Featured Philosop-her: Devonya N. Havis

Havis head shot

Devonya N. Havis, is an Associate Professor of Philosophy at Canisius College in Buffalo, NY. She has taught courses in Ethics, Contemporary Continental Philosophy, Critical Philosophy of Race, and Black Women’s thought at Boston College, Harvard University, and Virginia Union University. Her writings include “Blackness Beyond Witnessin Philosophy and Social Criticism and “Discipline” in the Cambridge Foucault Lexicon. She has a longstanding concern with utilizing philosophy to enhance awareness and promote counter-oppressive practices. Her chapter, “‘Seeing Black’ through Michel Foucault’s Eyes: ‘Stand Your Ground’ Laws as an Anchorage Point for State-Sponsored Racism,” is included in, Pursuing Trayvon Martin: Historical Contexts and Contemporary Manifestations of Racial Dynamics.

Philosophical Interventions and Resistance

Devonya N. Havis

I would like to thank Dr. Krishnamurthy for cultivating this Blog and giving me an opportunity to share a few ideas about my work and experience.

Growing up in Jackson, Mississippi, I was deeply influenced by Black ancestral discourses, activists who organized for SNCC, and intellectual traditions that prized education for its liberatory possibilities. I earned a B.A. in Religion from Williams College with concentrations (minors) in Asian Studies and Philosophy. After graduating, I pursued several professional tracks before graduate school: working as a staff reporter for a black-owned, Boston-based news weekly; writing copy for a fair housing advertising campaign; and serving as a press aid to a Boston City Councilor. My experiences led me to graduate school at Boston College where I earned a Ph.D. and pursued ways of utilizing philosophy to enhance awareness and promote counter-oppressive practices. Currently I am an Associate Philosophy Professor at Canisius College, a Jesuit institution with a strong social justice tradition.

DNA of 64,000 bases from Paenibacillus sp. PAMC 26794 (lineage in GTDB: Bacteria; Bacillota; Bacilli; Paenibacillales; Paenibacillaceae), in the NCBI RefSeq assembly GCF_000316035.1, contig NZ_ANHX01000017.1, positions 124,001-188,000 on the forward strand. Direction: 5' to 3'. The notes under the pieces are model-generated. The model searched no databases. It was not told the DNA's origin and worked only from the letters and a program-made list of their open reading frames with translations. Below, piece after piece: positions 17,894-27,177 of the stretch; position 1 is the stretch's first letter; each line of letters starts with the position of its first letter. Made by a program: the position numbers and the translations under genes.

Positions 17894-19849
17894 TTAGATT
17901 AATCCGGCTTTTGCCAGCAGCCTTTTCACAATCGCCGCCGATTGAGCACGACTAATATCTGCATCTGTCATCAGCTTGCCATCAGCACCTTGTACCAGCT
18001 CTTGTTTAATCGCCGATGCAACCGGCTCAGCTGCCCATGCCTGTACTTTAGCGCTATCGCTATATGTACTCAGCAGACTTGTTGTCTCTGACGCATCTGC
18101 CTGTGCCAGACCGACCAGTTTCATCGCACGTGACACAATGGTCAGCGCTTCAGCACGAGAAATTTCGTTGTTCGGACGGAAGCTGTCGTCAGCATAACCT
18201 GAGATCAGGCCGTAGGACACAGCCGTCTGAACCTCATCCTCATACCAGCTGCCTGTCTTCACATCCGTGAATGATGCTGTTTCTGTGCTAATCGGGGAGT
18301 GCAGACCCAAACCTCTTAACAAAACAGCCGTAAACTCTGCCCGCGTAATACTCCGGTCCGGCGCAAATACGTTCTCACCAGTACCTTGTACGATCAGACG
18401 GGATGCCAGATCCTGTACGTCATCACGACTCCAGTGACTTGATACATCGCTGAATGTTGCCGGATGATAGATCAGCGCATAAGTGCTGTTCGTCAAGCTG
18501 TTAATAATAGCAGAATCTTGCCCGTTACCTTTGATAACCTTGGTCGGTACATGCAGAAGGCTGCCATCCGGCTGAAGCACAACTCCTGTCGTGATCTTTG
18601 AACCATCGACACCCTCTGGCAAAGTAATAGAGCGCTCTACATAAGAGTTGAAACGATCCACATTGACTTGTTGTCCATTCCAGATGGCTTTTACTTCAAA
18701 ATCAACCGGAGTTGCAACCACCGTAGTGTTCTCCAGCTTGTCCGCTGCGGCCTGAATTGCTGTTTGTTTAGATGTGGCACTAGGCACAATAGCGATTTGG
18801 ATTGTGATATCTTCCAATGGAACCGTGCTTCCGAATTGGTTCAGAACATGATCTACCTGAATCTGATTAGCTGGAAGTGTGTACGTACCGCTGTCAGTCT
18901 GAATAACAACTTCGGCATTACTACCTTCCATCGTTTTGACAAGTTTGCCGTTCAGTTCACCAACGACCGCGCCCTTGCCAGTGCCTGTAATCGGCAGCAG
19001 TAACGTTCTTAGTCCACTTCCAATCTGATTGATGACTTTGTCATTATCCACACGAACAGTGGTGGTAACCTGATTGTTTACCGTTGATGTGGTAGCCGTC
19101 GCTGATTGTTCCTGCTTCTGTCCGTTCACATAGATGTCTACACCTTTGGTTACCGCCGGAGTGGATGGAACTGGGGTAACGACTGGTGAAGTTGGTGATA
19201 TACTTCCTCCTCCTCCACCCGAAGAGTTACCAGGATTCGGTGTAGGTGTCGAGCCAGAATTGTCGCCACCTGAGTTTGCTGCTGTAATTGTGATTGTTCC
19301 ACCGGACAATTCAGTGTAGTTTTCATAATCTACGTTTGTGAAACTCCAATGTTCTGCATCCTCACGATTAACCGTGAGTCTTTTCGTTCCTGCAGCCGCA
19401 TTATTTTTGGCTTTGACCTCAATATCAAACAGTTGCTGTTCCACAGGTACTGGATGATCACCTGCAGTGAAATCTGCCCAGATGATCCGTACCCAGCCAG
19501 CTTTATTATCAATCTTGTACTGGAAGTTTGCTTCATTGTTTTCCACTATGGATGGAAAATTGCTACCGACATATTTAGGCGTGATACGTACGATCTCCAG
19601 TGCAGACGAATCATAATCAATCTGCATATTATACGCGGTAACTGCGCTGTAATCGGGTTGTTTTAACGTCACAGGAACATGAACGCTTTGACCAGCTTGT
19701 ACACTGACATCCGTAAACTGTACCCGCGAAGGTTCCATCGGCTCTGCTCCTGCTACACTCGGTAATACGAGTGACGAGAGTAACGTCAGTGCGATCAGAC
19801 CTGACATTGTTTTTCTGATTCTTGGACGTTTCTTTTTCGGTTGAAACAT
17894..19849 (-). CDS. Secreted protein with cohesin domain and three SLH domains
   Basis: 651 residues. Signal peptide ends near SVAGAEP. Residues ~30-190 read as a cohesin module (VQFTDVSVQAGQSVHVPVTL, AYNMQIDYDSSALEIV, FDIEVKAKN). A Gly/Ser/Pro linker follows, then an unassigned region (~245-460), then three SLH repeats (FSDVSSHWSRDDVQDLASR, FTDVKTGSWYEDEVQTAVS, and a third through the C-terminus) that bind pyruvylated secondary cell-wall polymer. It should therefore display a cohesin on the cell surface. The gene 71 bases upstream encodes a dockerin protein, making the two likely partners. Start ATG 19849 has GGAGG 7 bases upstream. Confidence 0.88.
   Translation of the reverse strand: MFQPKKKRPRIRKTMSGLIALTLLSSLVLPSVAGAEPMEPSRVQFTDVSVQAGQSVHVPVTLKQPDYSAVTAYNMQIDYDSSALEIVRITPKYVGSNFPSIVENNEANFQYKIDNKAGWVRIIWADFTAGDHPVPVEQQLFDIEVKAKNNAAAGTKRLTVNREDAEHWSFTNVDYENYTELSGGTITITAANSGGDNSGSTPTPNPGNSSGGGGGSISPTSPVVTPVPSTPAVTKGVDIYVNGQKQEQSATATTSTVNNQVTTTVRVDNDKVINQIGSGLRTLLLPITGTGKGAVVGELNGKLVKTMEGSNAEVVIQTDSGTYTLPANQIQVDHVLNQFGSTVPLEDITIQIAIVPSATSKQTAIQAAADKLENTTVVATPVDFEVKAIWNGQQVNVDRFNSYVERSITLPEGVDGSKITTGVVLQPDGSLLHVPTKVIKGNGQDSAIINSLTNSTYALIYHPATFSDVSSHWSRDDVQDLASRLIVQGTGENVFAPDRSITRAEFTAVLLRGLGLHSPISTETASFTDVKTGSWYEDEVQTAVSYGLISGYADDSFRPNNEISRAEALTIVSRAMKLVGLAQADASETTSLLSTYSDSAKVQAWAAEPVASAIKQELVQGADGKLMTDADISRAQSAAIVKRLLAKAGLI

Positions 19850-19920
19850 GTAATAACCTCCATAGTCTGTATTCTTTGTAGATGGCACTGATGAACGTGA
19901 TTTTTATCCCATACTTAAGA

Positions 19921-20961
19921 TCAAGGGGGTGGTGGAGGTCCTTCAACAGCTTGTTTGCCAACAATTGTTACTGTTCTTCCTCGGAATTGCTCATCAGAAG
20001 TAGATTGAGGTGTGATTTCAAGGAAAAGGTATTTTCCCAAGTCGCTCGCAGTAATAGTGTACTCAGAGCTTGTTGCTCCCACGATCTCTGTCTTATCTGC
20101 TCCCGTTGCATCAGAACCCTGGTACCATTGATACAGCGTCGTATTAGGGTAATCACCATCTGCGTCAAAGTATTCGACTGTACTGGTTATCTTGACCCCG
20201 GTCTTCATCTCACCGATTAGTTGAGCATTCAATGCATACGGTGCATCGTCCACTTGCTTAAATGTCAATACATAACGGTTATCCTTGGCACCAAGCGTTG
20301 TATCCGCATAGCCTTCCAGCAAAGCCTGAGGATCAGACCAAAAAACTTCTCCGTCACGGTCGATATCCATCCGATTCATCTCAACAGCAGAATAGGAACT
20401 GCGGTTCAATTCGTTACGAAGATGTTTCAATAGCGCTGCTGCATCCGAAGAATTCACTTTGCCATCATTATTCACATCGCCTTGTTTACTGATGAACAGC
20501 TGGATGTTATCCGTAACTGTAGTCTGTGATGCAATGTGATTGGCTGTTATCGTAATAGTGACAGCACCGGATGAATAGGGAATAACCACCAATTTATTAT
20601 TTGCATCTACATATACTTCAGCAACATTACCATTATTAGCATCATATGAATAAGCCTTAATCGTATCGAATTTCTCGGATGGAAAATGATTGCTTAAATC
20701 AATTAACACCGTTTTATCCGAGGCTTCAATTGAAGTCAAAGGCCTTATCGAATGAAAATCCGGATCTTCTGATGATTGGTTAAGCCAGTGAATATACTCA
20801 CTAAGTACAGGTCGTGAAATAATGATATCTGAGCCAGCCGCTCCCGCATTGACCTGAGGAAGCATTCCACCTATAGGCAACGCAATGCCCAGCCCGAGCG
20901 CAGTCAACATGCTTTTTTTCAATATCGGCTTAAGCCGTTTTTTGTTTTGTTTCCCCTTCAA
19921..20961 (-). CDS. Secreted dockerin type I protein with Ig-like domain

Working as a teacher-scholar continues to facilitate my long-standing commitments to social justice. In particular, my focus has been not simply the ways Blacks have survived oppressive conditions but also how, in the crucible of these conditions, there is a survival aesthetic that fosters creation even in the midst of the desert. This aesthetic is not merely artistic but fosters ethico-political philosophical interventions that contest oppressive circumstances, provide strategies and tactics for resistance, and occasions for celebration.

As marginalized people are primarily characterized only by their oppression, what is left out are the unique rites, rituals, practices, and methods of critique that form different cultural repositories that give rise not only to survival but also innovative forms of resistance. Much of my philosophical work has been devoted to articulating the philosophical practices cultivated within Black ancestral discourses.